Whelping box

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A female dog in her whelping box.
Whelping Box with Extension Wall.
Whelping boxes are often modular in design, allowing the addition of extension rooms and accessories. Doors and rails are adjustable with multiple heights for the bitch and puppies. Internal pads for absorbency are easily washed and replaced for cleanliness.
pipe creek dobermans using a whelping den

A whelping box/den, also known as a nesting box, whelping den[1], or whelping pen, is designed to protect puppies during birth (whelping) and early life by keeping them safely contained, protected from cold, and safe from the danger of crushing or smothering by the mother.

Whelping boxes vary from improvised cardboard boxes, durable high density corrugated plastic to purpose built equipment, typically made of plywood or plastic. Desirable features include ease of cleaning and sanitation, extendibility, and toughness. However, there can sometimes not be enough traction, and with the added factor of an unnaturally flat floor, often puppies can develop, and suffer from what is known as hip dysplasia. A good solution is actually a whelping den,[2] a new form of whelping that has struck the market for breeders that virtually erases the risk of hip dysplasia for usually less than the cost of losing a single pup. Whelping Dens are available in open, enclosed and enclosed sheds that have four or six built in dens, ready for your runs. Unlike garden boxes, whelping boxes include a floor to protect the carpets and hard floors from staining and soiling. In some breeding environments portability is also desirable. This is typically achieved through light weight design and emphasis on simple setup and takedown. Commercially available whelping boxes often feature accommodations for accessories such as heat control devices and IP camera attachment.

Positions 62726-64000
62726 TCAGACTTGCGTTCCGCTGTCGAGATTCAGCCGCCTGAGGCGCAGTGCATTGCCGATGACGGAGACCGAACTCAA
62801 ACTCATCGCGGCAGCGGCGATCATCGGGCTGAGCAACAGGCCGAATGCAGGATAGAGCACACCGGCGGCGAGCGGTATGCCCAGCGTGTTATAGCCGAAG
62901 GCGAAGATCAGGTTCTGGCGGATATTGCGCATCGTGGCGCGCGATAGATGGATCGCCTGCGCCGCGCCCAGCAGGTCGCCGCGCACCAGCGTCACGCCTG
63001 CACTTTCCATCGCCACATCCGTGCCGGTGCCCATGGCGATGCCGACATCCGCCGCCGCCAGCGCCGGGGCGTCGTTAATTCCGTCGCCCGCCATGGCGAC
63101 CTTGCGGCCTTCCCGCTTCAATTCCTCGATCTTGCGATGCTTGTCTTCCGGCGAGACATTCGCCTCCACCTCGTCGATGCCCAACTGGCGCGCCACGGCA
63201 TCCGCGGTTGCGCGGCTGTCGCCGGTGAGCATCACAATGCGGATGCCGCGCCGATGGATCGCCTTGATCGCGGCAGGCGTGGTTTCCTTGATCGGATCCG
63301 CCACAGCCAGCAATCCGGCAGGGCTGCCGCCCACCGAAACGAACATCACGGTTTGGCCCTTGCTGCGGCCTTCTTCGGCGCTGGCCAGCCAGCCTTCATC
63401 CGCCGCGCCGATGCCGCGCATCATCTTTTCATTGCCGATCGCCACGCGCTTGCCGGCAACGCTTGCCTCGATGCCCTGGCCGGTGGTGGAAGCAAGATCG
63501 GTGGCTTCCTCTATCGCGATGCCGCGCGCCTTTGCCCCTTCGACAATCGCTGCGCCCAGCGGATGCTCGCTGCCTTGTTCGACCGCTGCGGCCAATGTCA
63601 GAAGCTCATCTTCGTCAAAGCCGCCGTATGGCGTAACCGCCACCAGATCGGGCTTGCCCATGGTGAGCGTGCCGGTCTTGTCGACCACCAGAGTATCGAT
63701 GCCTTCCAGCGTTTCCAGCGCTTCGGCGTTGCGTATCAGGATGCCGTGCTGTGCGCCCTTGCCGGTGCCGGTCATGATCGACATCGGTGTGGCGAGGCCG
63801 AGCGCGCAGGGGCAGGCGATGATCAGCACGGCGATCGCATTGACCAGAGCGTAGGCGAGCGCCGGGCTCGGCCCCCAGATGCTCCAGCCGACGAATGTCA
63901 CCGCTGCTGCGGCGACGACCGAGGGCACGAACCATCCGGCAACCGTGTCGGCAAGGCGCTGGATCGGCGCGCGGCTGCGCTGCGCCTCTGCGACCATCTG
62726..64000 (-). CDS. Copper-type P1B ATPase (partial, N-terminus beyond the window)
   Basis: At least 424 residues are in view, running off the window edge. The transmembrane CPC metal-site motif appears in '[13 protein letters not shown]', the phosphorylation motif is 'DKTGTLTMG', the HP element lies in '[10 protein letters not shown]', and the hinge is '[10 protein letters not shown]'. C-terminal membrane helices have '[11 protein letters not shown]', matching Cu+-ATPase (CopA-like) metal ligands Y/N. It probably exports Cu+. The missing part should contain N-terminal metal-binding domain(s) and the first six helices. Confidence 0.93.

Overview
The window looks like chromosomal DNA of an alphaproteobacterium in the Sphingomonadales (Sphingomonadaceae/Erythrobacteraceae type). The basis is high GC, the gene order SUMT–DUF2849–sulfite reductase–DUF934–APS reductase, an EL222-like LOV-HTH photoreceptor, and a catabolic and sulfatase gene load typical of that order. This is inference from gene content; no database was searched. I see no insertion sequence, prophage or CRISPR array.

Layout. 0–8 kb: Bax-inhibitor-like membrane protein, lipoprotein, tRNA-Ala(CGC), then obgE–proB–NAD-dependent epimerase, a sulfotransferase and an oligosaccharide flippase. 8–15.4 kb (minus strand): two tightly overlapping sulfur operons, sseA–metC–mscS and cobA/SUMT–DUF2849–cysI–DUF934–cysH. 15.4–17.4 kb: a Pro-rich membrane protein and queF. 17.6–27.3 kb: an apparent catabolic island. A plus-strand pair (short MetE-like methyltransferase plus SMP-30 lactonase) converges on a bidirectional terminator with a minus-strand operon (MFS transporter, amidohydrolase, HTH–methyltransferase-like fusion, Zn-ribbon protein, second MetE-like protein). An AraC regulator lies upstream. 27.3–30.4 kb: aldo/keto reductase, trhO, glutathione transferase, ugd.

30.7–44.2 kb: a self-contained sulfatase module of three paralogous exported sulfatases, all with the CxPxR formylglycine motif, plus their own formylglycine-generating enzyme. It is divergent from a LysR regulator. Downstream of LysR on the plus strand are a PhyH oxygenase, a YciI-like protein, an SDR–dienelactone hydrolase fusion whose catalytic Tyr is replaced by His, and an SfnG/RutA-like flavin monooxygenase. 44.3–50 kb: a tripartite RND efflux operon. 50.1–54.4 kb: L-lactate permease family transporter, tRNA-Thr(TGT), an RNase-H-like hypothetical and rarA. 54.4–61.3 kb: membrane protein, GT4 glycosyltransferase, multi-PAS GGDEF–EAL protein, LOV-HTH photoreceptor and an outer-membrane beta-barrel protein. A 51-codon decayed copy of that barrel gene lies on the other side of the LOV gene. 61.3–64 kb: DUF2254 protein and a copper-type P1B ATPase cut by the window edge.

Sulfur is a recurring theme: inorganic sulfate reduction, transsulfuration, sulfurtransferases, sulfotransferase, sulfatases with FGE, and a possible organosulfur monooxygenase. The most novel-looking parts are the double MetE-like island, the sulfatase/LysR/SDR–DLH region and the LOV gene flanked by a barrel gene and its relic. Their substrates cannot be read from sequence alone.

The sides of the box are designed to be high enough to safely contain the puppies, yet low enough to allow the mother to enter and leave comfortably, with consideration given to her protruding mammary glands. Alternatively, the box is provisioned with a doorway with adjustable height for the same purpose. The bottom of the box may or may not have a floor and may be lined with specially designed "whelping pads," or layers of newspaper (or fabric) to provide insulation from cold floors and to absorb fluids.[3][4][5] Fabric covers or partial covers are often used on top to provide a "den-like" environment for the mother. Full covers may be used to prevent puppies from escaping.

Most boxes will include a low railing (termed rails, pig rails, or roll-bars) fixed to the inside perimeter of the box. This is to protect puppies from being crushed or smothered by the mother should she roll over during birthing or while asleep. This is considered especially important with larger dog breeds.[3]

References[edit]

  1. ^ OrchardPupsGDMdens.com. "Call 315-576-1245". OrchardPupsGDMdens.com. Retrieved 2022-01-15.
  2. ^ OrchardPupsGDMdens.com. "Call 315-576-1245". OrchardPupsGDMdens.com. Retrieved 2022-01-15.
  3. ^ a b Rice, Dan (1996). The complete book of dog breeding. Barron's Educational Series. pp. 79–82. ISBN 0-8120-9604-5. Retrieved 2009-10-21.
  4. ^ Fulda, Joe (1995). Maltese: A complete pet owner's manual. Barron's Educational Series. pp. 66–68. ISBN 0-8120-9332-1. Retrieved 2009-10-21.
  5. ^ Seranne, Ann; Sammet, Wendell J.; Gasow, Julia; Morden, Donna L. (1980). The joy of breeding your own show dog. Wiley. pp. 123–124. ISBN 0-7645-7302-0. Retrieved 2009-10-21.